Nab the serial killersAccidents cannot be prevented but they can and should be minimised so that five innocent people do not die every day
A series of road mishaps in the past one and half months resulted in many deaths. At least 27 people were killed in the accident in Kavre on August 15. That was followed by another accident that killed 22 people when a bus plunged into Trishuli River on August 26. The next day, at least 11 people were killed when a four wheel-drive met with an accident in Arghakhanchi. Between August 15 and now, there were several other minor accidents that have killed many more. The victims may have been returning to their families, or travelling for some urgent work or a
holiday trip. These accidents can be termed ‘serial killings’ as they took place one after the other. Surely there should be someone responsible for these deaths? If so, why not nab
them and prevent future disasters that result in heartbreaks and tragedy for many families?
According to official figures, over 816 people have been killed in the past four and half months. There were 13,000 road accidents in the financial year 2069-70 BS that were responsible for over 1800 fatalities. In those accidents, almost 4,000 people sustained serious injuries and over 8,000 suffered minor injuries. The data show that there were over 35 road accidents every day across the country. That number must have increased by now. Accidents do happen even in the most developed countries despite various measures to prevent them. However, in our country, the number of accidents is too high, and it seems not much has been done to minimise them. This reinforces the need to nab the serial killers. But then, who are the serial killers who cause such fatal accidents?
Though we the people are the least guilty party, we have to bear our share of guilt. They say technology is not neutral. We import vehicles and modern machinery and devices from developed countries, but think that we can continue to live peaceful lives without bothering to change our mentality. The much-needed civic sense among us who walk on the streets or drive vehicles is sadly lacking. We tend to cross the street wherever and whenever we want, even when there is a zebra crossing just a few metres away. And those of us who drive do not bother to slow down at a zebra crossing for pedestrians. No wonder there is such a rise in road accidents.
We want public transports to stop at convenient points irrespective of the fact that there are designated stops. We want to get to our destination no matter how crowded the public transports are. We have no hesitation in travelling by sitting on top of buses. But then the general public bear only a minor portion of the overall responsibility for the serial road accidents that take place in the country. There is an urgent need for proper education, which will inculcate in all of us the much-needed civic sense that will ultimately reduce road accidents. For proper education teaches us not only to pass an examination, but also to tackle the ups and downs of life and to behave in a manner that does not cause problems or misery to others.
Much guiltier are those who build and repair roads in the country. There seems to be a huge fund pouring in from generous donors when new road projects are undertaken. No doubt new roads have to be built so that the people can move about freely, comfortably and quickly from one place to another. However, it is also imperative that roads already in existence are well maintained. It seems the authorities are not mindful of the maintenance aspect. This is evident from the roads that we see in the Capital. Most of them have remained neglected for years and are in a state of total disrepair. As motorbikes seem to be the in-thing in the Valley, many fall and injure themselves when they race through these roads. The situation is worse in the inner parts of the Capital. Who is responsible for the maintenance of such roads—the municipality or the Department of Roads? No matter who is responsible, the fact remains that these roads lead to accidents and cause inconvenience both to drivers and pedestrians. Such lack of responsibility points to the lopsided perspective of the concerned authorities who seem to think that building infrastructure at the cost of people’s basic needs is a sign of development.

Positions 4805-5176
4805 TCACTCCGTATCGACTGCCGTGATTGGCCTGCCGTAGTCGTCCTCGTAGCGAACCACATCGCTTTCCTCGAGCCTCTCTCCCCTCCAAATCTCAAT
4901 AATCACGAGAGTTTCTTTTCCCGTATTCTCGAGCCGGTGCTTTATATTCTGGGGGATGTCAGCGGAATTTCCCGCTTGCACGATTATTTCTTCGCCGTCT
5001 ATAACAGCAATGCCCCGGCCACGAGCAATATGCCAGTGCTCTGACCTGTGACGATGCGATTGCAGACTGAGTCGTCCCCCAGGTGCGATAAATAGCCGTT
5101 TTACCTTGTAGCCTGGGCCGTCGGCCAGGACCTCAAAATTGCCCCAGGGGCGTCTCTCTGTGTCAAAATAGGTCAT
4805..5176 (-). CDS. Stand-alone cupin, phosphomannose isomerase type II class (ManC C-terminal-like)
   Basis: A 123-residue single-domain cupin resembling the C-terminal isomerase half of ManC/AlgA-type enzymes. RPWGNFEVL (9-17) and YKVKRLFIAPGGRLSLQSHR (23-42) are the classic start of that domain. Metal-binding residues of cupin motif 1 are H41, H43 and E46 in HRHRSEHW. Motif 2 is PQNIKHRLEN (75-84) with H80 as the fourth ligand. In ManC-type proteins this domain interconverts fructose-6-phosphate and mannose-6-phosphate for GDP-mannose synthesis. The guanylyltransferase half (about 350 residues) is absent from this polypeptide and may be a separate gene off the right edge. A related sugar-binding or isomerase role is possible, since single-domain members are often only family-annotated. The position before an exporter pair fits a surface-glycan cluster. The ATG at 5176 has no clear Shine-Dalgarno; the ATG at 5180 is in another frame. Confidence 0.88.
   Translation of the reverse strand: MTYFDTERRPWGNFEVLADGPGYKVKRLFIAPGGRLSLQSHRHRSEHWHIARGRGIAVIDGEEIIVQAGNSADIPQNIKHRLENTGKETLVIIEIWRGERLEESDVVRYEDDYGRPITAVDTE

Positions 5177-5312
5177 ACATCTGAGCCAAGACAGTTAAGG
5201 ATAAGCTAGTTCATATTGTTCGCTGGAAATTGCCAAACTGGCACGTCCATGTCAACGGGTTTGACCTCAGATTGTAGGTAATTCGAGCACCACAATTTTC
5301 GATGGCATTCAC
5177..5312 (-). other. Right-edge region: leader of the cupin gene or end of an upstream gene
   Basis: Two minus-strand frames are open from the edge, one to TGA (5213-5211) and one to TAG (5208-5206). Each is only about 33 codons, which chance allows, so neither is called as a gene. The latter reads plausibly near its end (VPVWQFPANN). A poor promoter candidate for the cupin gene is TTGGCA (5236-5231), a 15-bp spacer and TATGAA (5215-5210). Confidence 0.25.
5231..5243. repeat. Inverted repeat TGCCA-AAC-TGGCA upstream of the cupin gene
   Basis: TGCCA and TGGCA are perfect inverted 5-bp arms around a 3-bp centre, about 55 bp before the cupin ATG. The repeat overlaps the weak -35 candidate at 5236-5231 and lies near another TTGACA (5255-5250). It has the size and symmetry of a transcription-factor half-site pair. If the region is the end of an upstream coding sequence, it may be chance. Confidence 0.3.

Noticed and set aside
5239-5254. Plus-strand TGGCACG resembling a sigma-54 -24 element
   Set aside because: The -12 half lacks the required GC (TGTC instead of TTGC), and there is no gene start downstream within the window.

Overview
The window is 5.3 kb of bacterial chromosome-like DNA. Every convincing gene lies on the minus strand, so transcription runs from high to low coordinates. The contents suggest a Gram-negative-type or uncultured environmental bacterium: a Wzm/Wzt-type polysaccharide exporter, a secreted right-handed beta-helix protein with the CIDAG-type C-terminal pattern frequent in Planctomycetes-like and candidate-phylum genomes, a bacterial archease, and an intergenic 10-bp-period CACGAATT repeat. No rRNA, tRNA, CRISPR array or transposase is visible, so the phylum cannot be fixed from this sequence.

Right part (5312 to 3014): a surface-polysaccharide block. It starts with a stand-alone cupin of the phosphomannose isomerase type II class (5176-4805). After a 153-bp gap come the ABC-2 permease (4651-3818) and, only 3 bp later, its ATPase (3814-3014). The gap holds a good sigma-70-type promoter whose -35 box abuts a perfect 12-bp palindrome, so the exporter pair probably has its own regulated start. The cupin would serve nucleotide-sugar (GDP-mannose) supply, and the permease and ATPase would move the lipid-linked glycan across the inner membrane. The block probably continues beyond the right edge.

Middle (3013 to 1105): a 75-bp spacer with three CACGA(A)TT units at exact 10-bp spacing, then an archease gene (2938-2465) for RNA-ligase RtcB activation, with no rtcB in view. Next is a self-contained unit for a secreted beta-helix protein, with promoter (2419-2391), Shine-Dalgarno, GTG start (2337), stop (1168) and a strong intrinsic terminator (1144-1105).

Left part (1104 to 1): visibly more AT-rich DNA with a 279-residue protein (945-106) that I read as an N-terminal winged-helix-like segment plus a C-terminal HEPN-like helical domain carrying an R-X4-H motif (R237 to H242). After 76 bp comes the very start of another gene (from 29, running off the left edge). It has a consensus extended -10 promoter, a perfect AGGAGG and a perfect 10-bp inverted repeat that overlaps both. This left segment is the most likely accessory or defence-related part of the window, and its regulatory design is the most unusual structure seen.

Also responsible in the eyes of the common people are the traffic authorities. The police seem to ignore the existence of the so-called syndicate that prevent free and healthy competition in the transport sector. They also seem to be blind to over-crowding in buses running on long and perilous routes. The traffic police, along with other concerned agencies of the government, need to regulate the sector and make sure that transports are operated in a safe way. The country has adopted federalism, but power is still concentrated at the centre. If a single entity is to be held responsible and nabbed for the spate of accidents and needless deaths, it is the government that has so far failed to coordinate with all concerned agencies and authorities to minimise accidents. Accidents, as everybody knows, cannot be prevented but they can and should be minimised so that five innocent people do not die every day as a result of road accidents in this country.